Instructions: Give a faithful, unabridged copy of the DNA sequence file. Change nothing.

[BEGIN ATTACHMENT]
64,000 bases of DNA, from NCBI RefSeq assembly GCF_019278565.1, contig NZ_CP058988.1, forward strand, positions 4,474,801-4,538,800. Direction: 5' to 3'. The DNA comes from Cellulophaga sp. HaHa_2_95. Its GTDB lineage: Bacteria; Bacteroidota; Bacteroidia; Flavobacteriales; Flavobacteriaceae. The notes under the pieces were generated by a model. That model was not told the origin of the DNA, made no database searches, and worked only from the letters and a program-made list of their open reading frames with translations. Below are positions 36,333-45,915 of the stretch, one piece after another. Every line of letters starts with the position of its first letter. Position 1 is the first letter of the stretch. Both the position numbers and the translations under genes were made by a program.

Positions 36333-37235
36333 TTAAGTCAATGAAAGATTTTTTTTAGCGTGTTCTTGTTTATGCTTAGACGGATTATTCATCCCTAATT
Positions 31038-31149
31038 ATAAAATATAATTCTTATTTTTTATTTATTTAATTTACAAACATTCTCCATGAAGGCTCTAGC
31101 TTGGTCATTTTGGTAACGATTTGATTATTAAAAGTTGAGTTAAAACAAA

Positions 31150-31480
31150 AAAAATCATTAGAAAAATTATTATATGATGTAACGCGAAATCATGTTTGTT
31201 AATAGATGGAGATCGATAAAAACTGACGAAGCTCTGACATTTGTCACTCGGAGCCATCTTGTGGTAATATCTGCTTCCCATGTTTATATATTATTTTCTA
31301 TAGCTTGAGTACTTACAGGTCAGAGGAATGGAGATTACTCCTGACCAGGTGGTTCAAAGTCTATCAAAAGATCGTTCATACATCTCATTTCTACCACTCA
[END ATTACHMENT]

64,000 bases of DNA, from NCBI RefSeq assembly GCF_019278565.1, contig NZ_CP058988.1, forward strand, positions 4,474,801-4,538,800. Direction: 5' to 3'. The DNA comes from Cellulophaga sp. HaHa_2_95. Its GTDB lineage: Bacteria; Bacteroidota; Bacteroidia; Flavobacteriales; Flavobacteriaceae. The notes under the pieces were generated by a model. That model was not told the origin of the DNA, made no database searches, and worked only from the letters and a program-made list of their open reading frames with translations. Below are positions 36,333-45,915 of the stretch, one piece after another. Every line of letters starts with the position of its first letter. Position 1 is the first letter of the stretch. Both the position numbers and the translations under genes were made by a program.

Positions 36333-37235
36333 TTAAGTCAATGAAAGATTTTTTTTAGCGTGTTCTTGTTTATGCTTAGACGGATTATTCATCCCTAATT
Positions 31038-31149
31038 ATAAAATATAATTCTTATTTTTTATTTATTTAATTTACAAACATTCTCCATGAAGGCTCTAGC
31101 TTGGTCATTTTGGTAACGATTTGATTATTAAAAGTTGAGTTAAAACAAA

Positions 31150-31480
31150 AAAAATCATTAGAAAAATTATTATATGATGTAACGCGAAATCATGTTTGTT
31201 AATAGATGGAGATCGATAAAAACTGACGAAGCTCTGACATTTGTCACTCGGAGCCATCTTGTGGTAATATCTGCTTCCCATGTTTATATATTATTTTCTA
31301 TAGCTTGAGTACTTACAGGTCAGAGGAATGGAGATTACTCCTGACCAGGTGGTTCAAAGTCTATCAAAAGATCGTTCATACATCTCATTTCTACCACTCA